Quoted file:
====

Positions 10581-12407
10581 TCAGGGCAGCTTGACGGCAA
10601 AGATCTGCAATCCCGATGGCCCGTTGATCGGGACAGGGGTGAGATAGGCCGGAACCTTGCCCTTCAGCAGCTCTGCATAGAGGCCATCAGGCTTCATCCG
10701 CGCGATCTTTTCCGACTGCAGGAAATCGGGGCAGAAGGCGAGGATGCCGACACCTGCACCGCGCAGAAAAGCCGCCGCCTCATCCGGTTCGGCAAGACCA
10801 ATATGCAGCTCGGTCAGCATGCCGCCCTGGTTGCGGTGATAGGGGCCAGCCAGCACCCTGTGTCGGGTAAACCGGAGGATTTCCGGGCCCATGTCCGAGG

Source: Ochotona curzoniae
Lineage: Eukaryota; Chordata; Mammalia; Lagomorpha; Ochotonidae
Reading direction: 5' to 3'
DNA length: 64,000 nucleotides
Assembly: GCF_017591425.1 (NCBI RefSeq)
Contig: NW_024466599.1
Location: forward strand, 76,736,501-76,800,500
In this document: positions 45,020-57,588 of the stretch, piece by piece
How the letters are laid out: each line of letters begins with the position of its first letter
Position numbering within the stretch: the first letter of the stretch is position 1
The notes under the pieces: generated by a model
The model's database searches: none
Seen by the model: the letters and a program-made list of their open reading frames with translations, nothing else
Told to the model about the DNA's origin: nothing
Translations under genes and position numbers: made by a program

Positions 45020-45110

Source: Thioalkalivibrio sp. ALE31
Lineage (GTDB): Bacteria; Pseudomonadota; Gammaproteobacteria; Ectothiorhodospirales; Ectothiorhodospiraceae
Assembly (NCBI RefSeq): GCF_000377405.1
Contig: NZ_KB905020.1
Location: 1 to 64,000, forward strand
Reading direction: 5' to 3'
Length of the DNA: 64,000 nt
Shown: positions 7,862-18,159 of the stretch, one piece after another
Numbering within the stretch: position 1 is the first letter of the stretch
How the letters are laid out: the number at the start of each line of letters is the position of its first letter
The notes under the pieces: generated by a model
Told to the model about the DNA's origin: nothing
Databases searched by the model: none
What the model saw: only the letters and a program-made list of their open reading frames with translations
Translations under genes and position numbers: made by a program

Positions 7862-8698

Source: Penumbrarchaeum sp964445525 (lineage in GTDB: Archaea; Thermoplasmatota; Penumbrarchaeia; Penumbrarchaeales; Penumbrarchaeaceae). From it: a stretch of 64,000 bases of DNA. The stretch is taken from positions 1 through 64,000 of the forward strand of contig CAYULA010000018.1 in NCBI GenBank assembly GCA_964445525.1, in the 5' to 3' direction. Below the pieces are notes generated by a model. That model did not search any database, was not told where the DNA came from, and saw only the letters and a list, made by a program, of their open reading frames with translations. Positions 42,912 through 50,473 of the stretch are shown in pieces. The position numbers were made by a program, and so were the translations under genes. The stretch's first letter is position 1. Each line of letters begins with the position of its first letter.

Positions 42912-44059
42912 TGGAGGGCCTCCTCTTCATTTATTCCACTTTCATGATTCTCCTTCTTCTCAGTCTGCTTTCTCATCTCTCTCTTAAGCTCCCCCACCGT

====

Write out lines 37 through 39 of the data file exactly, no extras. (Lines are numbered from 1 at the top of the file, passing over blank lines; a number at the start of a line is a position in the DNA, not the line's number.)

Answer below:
Positions 7862-8698

Source: Penumbrarchaeum sp964445525 (lineage in GTDB: Archaea; Thermoplasmatota; Penumbrarchaeia; Penumbrarchaeales; Penumbrarchaeaceae). From it: a stretch of 64,000 bases of DNA. The stretch is taken from positions 1 through 64,000 of the forward strand of contig CAYULA010000018.1 in NCBI GenBank assembly GCA_964445525.1, in the 5' to 3' direction. Below the pieces are notes generated by a model. That model did not search any database, was not told where the DNA came from, and saw only the letters and a list, made by a program, of their open reading frames with translations. Positions 42,912 through 50,473 of the stretch are shown in pieces. The position numbers were made by a program, and so were the translations under genes. The stretch's first letter is position 1. Each line of letters begins with the position of its first letter.

Positions 42912-44059